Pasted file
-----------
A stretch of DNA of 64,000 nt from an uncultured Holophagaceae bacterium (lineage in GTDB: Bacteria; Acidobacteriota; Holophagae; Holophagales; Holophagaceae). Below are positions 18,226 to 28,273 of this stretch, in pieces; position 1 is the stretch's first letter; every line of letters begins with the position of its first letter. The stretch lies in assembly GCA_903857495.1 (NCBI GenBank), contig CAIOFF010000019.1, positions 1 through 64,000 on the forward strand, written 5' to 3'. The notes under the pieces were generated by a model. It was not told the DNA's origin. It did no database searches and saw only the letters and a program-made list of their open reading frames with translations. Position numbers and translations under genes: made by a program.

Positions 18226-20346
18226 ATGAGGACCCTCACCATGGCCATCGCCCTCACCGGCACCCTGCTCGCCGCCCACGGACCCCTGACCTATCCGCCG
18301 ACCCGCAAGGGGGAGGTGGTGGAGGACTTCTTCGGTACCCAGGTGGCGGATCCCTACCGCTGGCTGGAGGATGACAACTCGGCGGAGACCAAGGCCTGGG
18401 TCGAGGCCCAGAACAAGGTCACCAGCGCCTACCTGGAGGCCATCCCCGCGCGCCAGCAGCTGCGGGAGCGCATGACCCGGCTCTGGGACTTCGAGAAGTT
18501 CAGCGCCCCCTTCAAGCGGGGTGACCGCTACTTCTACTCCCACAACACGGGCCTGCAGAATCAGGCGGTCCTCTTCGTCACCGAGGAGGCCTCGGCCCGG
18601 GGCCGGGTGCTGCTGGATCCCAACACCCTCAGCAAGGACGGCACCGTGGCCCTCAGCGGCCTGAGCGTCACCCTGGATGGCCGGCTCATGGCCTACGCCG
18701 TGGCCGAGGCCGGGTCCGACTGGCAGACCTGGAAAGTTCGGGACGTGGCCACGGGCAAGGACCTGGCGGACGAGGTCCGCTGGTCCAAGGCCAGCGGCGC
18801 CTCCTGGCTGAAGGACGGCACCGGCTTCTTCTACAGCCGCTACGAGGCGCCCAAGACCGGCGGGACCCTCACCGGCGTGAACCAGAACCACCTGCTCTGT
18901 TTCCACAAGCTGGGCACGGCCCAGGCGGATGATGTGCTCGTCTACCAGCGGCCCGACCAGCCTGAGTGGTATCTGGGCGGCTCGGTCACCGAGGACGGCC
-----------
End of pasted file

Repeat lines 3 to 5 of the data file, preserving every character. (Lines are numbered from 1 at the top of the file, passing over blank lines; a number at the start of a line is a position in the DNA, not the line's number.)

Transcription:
18226 ATGAGGACCCTCACCATGGCCATCGCCCTCACCGGCACCCTGCTCGCCGCCCACGGACCCCTGACCTATCCGCCG
18301 ACCCGCAAGGGGGAGGTGGTGGAGGACTTCTTCGGTACCCAGGTGGCGGATCCCTACCGCTGGCTGGAGGATGACAACTCGGCGGAGACCAAGGCCTGGG
18401 TCGAGGCCCAGAACAAGGTCACCAGCGCCTACCTGGAGGCCATCCCCGCGCGCCAGCAGCTGCGGGAGCGCATGACCCGGCTCTGGGACTTCGAGAAGTT